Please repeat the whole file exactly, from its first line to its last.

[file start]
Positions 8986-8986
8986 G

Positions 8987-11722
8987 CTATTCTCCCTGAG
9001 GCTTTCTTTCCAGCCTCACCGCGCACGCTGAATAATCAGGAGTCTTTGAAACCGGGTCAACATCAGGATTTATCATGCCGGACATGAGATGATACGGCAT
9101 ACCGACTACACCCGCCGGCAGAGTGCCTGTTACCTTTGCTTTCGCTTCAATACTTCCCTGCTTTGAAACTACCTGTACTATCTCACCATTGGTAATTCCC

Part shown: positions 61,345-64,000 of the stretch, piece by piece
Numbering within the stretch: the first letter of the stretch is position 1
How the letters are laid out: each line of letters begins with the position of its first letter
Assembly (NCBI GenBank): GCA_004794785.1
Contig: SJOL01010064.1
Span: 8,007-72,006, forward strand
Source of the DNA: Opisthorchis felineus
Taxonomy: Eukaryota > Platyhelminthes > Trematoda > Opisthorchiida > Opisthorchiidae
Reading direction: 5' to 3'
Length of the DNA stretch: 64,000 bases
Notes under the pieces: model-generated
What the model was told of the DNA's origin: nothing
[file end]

Positions 8986-8986
8986 G

Positions 8987-11722
8987 CTATTCTCCCTGAG
9001 GCTTTCTTTCCAGCCTCACCGCGCACGCTGAATAATCAGGAGTCTTTGAAACCGGGTCAACATCAGGATTTATCATGCCGGACATGAGATGATACGGCAT
9101 ACCGACTACACCCGCCGGCAGAGTGCCTGTTACCTTTGCTTTCGCTTCAATACTTCCCTGCTTTGAAACTACCTGTACTATCTCACCATTGGTAATTCCC

Part shown: positions 61,345-64,000 of the stretch, piece by piece
Numbering within the stretch: the first letter of the stretch is position 1
How the letters are laid out: each line of letters begins with the position of its first letter
Assembly (NCBI GenBank): GCA_004794785.1
Contig: SJOL01010064.1
Span: 8,007-72,006, forward strand
Source of the DNA: Opisthorchis felineus
Taxonomy: Eukaryota > Platyhelminthes > Trematoda > Opisthorchiida > Opisthorchiidae
Reading direction: 5' to 3'
Length of the DNA stretch: 64,000 bases
Notes under the pieces: model-generated
What the model was told of the DNA's origin: nothing